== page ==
Is It Time to Sell Stocks?

May 11, 2015 Updated: May 12, 2015

The “smart money” seems to be sounding alarm bells about the equity markets. Big movers like Bill Gross of Janus Capital Group; Bruce Cooper, the CIO of TD Bank; and others, like the Institute for International Finance, are predicting an imminent end to the bull market in equities. Is it time to sell stocks?

Not necessarily. First of all, don’t panic! It’s true that lately we’ve seen news stories reporting on what this or that guru or well-known portfolio manager is supposedly doing. The business media love “big” stories with extravagant claims.

It’s a sure-fire way to get eyeballs to websites. This is especially true during periods of uncertainty, as we’re seeing now, when stock markets have been in an extended bull cycle, when interest rates are poised to rise from historic lows, yet the economic outlook remains uncertain.

Take a step back and ask yourself why you really want to sell.

Remember that big money managers have their own agendas, and they will never ever reveal the whole story or their entire motivation for what they are doing. They manage billions and billions of dollars, and they’re very, very careful about the information they release to the public.

Before selling your equity holdings, it’s best, first of all, to take a step back and ask yourself why you really want to sell. What has changed in your asset allocation or your portfolio holdings, or your risk tolerance level that would cause you to take such a drastic step?

Before you do anything, review your financial plan and revisit your investment objectives to ensure your investment portfolio is still in line with your goals. If it is, then you shouldn’t really have to do anything at all.

Panic Selling Leads to More Doubt and Fear

In periods of volatility and economic uncertainty, it may be difficult emotionally to stick to your plan and stay invested. But remember, panic selling will only leave you with more doubt and fear—doubt that you’ve done the right thing when markets rally (and they will), and fear that you’ll lose out on the biggest gains, which typically occur early in a rally.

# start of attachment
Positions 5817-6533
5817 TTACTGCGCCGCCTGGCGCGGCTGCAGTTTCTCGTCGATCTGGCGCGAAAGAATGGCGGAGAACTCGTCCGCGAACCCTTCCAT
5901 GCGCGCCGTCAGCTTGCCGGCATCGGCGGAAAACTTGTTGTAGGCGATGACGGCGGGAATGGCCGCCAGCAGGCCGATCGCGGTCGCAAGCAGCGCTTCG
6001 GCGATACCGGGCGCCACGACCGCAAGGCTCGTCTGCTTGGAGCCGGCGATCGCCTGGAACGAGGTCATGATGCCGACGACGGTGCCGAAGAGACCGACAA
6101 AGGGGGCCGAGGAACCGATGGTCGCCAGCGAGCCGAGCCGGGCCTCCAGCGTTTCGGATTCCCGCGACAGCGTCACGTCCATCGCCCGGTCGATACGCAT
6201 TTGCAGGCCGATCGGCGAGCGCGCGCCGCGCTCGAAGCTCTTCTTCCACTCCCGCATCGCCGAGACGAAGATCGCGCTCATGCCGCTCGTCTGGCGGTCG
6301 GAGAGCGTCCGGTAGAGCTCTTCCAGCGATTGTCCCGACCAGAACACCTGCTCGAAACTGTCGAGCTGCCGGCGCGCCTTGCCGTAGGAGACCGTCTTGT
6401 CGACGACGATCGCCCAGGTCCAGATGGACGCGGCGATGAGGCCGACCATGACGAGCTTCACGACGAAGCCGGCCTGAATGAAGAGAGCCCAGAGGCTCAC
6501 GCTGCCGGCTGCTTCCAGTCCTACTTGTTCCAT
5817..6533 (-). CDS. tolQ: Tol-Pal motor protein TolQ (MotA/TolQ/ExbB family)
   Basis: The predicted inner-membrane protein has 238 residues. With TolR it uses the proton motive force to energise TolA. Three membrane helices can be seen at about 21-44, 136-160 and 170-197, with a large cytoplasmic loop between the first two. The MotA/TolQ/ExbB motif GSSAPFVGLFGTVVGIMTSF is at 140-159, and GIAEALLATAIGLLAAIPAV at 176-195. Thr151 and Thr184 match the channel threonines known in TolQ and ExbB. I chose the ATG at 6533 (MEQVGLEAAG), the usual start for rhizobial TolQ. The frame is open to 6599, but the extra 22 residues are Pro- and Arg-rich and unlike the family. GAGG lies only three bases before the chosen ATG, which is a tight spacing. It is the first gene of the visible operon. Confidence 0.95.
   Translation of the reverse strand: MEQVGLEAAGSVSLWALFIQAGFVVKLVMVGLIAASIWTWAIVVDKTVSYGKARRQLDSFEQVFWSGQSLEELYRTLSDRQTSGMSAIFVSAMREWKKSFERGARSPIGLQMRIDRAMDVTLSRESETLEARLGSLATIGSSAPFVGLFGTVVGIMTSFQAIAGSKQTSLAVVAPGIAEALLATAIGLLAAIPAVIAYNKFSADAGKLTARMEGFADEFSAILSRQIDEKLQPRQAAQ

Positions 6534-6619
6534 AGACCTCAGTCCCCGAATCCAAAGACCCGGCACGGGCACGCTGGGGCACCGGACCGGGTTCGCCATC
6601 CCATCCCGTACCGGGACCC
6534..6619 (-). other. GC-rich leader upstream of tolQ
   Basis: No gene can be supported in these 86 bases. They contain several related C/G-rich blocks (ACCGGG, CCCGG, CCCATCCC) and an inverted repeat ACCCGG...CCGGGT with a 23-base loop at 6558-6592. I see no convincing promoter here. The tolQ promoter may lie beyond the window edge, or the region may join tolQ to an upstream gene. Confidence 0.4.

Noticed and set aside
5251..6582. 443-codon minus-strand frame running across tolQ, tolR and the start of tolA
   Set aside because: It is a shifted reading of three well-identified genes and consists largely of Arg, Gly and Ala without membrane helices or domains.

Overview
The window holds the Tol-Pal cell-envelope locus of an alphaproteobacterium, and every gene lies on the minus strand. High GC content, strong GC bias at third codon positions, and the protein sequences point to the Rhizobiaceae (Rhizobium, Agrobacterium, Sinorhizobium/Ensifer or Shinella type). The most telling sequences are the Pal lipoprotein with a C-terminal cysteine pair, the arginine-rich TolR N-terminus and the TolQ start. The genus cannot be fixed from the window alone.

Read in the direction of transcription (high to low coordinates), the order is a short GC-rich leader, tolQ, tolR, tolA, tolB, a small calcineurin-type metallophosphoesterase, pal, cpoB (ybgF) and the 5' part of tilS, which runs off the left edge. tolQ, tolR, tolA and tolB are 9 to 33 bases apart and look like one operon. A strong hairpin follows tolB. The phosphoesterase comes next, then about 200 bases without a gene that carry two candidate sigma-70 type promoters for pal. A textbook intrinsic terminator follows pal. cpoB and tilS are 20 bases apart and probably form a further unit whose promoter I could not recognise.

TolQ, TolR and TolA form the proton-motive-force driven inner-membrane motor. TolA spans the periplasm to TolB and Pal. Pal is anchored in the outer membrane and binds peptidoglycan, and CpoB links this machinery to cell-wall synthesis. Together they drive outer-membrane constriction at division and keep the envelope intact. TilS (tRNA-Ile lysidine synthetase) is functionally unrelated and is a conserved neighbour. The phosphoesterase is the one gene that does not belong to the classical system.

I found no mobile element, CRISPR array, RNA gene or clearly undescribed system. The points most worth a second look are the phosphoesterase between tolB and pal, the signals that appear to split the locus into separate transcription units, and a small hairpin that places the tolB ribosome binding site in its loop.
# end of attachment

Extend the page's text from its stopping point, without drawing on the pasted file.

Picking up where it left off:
Buying and selling when markets gyrate only incur extra trading costs, create possible tax issues, and dampen your overall longer-term returns.

Instead of committing your portfolio to assets based on what you’ve heard or read in the news on any given day, it’s far more prudent to accept the reality of financial markets (they fluctuate unpredictably) and allocate assets in a way that aligns with your real tolerance for risk.

So, for example, with a moderate risk tolerance, your portfolio would likely be weighted 60 percent equity and 40 percent fixed income. The equity component is designed to generate growth (and perhaps some dividend income); the fixed income component is designed for safety and a regular income stream.

A Moderate-Risk Approach

If you are looking to make your portfolio more defensive against the possibility of a stock market correction, you can deploy two strategies. First, in the fixed-income component, look to a strategy using fixed-income funds that have a common goal of generating steady income while maintaining safety of principal.

This can be achieved by investing in Canadian bond funds (I recommend only short-term funds, given the current state of the market), high-yield bond funds (investment grade only), Canadian mortgage bond funds, or Canadian income trust funds.

To bolster income though the equity component of your portfolio, look to Canadian dividend equity income funds and real estate investment trust funds, which are also inherently defensive equity assets. I’d focus on low-MER (management expense ratio) passive, exchange-traded funds to keep overall costs down.

Focus on the Long Term

If you are a self-directed investor, you will need to keep your wits about you and stay focused on the long term. Investing is a lifelong process, and if you were to sell every time the markets corrected, the chances of getting back in just before a rally, recovery, or bull market are slim.

Investing takes knowledge and patience. Be calm, stay educated, and make decisions only when you have weighed the pros and cons and are ready to be accountable for the outcome. If you are not sure you are holding the right asset mix and feel that you are overexposed to equities, consult a qualified adviser.

Courtesy Fundata Canada Inc. © 2015. Robyn Thompson, CFP, CIM, FCSI, is president of Castlemark Wealth Management. This article is not intended as personalized advice.